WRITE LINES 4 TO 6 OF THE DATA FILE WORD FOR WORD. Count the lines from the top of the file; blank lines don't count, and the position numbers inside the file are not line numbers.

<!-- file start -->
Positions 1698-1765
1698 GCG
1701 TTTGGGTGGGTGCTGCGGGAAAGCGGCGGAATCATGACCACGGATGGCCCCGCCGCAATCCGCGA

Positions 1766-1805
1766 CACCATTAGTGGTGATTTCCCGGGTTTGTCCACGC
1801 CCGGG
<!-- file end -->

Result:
Positions 1766-1805
1766 CACCATTAGTGGTGATTTCCCGGGTTTGTCCACGC
1801 CCGGG